Argumentation, relationship dialogue, international relations, these and other group behaviors have been and are often described in metaphors of war or fighting. To “stand your ground” and “not give up the high ground” is easily associated with maintaining a stance in the face of “fierce opposition” or against someone who comes in with “guns blazing.” Unloading with “both barrels” is a common euphemism from the midwest in which I grew up and the very foundation of “lining up your facts” has corollaries in trench warfare. War and fighting have long been a fascination of mine, succumbing to the social stereotypes of males being unequivocally associated with violence and the expenditure of force.
More than images was the emotional connections and subsequent framing of life as conflict which had a more lasting effect and guided much of my philosophical development. To say that I enjoyed a good argument growing up in my teens and early twenties would be quite the understatement, I lived and breathed for it. The notion of stomping upon my enemies (for what else were they when viewed from a militant frame?) and obliterating their arguments like so much flimsy fortifications was a profound emotional high. Fundamentalist conservative Christianity, with its incessant and ridiculous identification as martyrs facing the overwhelming hordes of secular society, gave fuel to this tendency. This tendency translated quite easily upon deconverting and finding myself in the land of ideological disenfranchisement (I was quite frustrated at not being able to find the raging secular hordes no matter how much I looked).
To rend and tear, destroy and smash, is to be a child ranting against the existential futility of life. I imagine rather well just how much the urgency with which life often seems to be pushing upon us can be transferred and metamorphosed into energy patterns of anger and frustration, when movement is felt to be thwarted by the claims or views of the person “standing in your way” as if “blocking the road of life.” As you can see, the metaphors continue and with them a funneling of the energy of life into a dark and almost entirely pointless flailing of angst-ridden pathos. We each become under these circumstances our own Atlas carrying the weight of the world, straining under the pressure of constantly seeking a new “beachhead” or “conquering another piece of ground.”
Time and maturity, or at least what passes for a close facsimile, has tempered the passions, guiding the energy down narrower paths and learning to pick battles which are truly meaningful rather than just there to be fought. Notice of course that the framing is still going on, warfare is still a part of my worldview. It is not such a bad thing though at times the emotional connections conjoined with this view make life more difficult than it should be, a fact I often smile at ruefully and then continue anyway. Enlightenment, it seems, is less a cognitive acknowledgment than a behavioral shifting or soul-filled identification with. What is known is not always what is acted upon.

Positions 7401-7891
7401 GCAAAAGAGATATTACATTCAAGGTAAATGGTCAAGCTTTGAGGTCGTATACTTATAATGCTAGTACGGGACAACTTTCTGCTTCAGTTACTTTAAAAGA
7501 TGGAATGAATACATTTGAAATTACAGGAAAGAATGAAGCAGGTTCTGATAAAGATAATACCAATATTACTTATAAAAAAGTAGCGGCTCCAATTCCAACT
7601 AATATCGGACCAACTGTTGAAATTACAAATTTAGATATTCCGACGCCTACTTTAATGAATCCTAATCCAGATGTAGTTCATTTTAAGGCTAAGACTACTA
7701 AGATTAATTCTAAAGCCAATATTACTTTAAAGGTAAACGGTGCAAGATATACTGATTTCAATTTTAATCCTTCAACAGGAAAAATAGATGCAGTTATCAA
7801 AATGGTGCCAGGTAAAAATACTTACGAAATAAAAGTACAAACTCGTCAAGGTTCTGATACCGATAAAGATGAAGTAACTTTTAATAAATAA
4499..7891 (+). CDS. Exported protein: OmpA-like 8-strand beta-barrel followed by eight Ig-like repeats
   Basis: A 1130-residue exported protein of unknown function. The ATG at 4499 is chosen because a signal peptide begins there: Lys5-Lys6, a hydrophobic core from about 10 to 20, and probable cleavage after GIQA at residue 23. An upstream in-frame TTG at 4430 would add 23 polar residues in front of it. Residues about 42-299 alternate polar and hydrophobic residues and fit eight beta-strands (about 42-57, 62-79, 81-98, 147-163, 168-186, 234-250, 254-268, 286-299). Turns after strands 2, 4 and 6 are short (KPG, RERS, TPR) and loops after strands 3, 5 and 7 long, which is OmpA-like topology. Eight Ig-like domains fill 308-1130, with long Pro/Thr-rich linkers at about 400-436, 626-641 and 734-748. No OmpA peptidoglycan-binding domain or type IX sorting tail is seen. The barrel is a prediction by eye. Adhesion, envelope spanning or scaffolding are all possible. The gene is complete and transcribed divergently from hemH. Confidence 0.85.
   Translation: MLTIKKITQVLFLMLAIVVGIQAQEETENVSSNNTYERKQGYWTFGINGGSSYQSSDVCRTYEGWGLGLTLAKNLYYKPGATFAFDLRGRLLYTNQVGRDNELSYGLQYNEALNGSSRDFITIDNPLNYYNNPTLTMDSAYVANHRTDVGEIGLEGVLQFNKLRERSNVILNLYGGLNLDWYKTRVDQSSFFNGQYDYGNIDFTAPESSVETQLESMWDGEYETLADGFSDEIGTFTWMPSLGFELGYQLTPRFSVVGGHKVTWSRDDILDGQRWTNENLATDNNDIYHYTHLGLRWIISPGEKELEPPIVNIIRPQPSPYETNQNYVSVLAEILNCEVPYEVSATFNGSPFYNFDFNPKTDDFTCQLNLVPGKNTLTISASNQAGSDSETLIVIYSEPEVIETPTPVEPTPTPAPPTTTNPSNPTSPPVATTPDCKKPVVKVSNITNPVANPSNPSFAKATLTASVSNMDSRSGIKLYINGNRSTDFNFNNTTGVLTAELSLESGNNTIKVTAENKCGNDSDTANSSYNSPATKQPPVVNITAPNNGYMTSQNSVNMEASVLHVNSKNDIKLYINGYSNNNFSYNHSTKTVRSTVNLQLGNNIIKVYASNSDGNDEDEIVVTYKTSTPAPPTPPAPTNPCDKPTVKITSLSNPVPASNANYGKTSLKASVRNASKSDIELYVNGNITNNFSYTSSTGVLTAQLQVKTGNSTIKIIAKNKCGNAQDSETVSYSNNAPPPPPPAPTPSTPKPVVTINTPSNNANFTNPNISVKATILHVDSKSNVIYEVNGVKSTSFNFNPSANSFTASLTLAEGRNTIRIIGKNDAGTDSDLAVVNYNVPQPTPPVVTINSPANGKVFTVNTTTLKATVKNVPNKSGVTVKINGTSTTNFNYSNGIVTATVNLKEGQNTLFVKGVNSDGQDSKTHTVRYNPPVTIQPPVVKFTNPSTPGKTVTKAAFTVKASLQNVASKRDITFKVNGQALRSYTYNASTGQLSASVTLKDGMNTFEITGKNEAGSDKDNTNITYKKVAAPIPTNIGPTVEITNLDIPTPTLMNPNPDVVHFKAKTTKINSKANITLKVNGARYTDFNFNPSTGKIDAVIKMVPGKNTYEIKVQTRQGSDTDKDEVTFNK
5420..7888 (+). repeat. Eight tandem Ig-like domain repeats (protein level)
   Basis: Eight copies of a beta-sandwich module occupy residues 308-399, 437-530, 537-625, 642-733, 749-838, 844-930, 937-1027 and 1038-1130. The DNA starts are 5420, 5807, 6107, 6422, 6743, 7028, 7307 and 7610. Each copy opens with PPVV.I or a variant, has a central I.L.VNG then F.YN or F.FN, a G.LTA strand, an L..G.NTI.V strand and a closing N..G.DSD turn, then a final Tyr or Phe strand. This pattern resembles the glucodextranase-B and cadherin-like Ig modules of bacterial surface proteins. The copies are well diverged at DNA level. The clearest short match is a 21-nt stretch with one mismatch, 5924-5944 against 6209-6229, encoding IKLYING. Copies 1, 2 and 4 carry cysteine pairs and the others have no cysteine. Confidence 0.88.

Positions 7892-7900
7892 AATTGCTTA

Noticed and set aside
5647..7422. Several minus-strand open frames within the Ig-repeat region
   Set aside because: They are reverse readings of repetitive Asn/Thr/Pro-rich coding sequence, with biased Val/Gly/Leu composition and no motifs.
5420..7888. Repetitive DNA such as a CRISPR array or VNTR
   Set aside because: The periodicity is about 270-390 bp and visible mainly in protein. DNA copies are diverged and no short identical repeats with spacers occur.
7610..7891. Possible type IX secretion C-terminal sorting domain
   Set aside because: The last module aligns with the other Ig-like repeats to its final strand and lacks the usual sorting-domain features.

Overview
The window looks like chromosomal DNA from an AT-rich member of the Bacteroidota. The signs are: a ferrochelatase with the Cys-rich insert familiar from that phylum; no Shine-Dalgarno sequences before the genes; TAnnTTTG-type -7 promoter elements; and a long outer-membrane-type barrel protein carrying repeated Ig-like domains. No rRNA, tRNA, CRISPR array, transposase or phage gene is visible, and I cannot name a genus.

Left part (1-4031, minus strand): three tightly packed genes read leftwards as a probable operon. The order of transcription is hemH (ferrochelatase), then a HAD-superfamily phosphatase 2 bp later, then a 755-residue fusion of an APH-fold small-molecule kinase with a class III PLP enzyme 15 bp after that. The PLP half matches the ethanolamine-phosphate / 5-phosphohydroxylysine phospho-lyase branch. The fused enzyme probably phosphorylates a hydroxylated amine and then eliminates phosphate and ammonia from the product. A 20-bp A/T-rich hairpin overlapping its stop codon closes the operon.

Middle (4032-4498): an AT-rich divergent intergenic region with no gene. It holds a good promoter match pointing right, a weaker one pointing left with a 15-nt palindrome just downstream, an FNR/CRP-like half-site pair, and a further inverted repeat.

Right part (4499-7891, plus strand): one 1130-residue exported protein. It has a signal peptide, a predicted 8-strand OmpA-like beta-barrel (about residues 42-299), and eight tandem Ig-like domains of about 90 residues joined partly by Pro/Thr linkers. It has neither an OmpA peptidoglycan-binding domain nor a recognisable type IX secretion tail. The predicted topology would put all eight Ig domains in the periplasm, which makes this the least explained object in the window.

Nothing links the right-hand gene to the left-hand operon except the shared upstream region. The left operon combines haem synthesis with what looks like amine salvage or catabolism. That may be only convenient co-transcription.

On the American Atheists website, an organization that supports the social-political needs of atheists and secular americans, in describing their legal philosophy, it was noted that:
“It should be considered an act of legal negligence for one to take a case to a higher court where it is completely predestined that the court will rule against a meritorious cause, and thereby make bad law not only in that case, in that region of the country, but, depending on which appellate court is chosen, make bad law for a much wider area, where the bad ruling will be the law until the case in question is ultimately, if ever, overruled.”
This quote occurs amidst an excellent analysis of jurisprudence and as an answer to the tendency among some to want to fight every single battle, no matter how small or spurious the facts in question, via the courts. This struck me as a rather amazing philosophy to bring to life.
Holding a space for principle and values is different than positional living, just as it is in negotiating as William Ury and Roger Fisher note in Getting to Yes. The first is capable of nuance and movement, the latter is a black and white way of living where one’s idea is isolated. For instance, the difference can be noted between the phrasings “I want to work on how we communicate together” and “It’s my way or the highway.” They both point to a value of communication but the latter is positional and incapable of meeting new contexts. The other party may dismiss it, go around it or try to smash through it, but there is no sense in which the community aspect of communication is at all acknowledged and thus what could be a wonderful principle for living is reduced to a rock to be bludgeoned upon.
There are many moments in life where one must stand in a place of principle and proudly declare their ideas, the civil rights movement and gender rights come to mind. In everything from broad social difficulties to individual relationship frustrations, the question before us is not how we are going to fight but whether to do so at all. From this space of possibility, prior to blows being exchanged, are opportunities to relate to life and others in different, often more progressive ways, that a battlefield never would have afforded us the chance to explore.
© David Teachout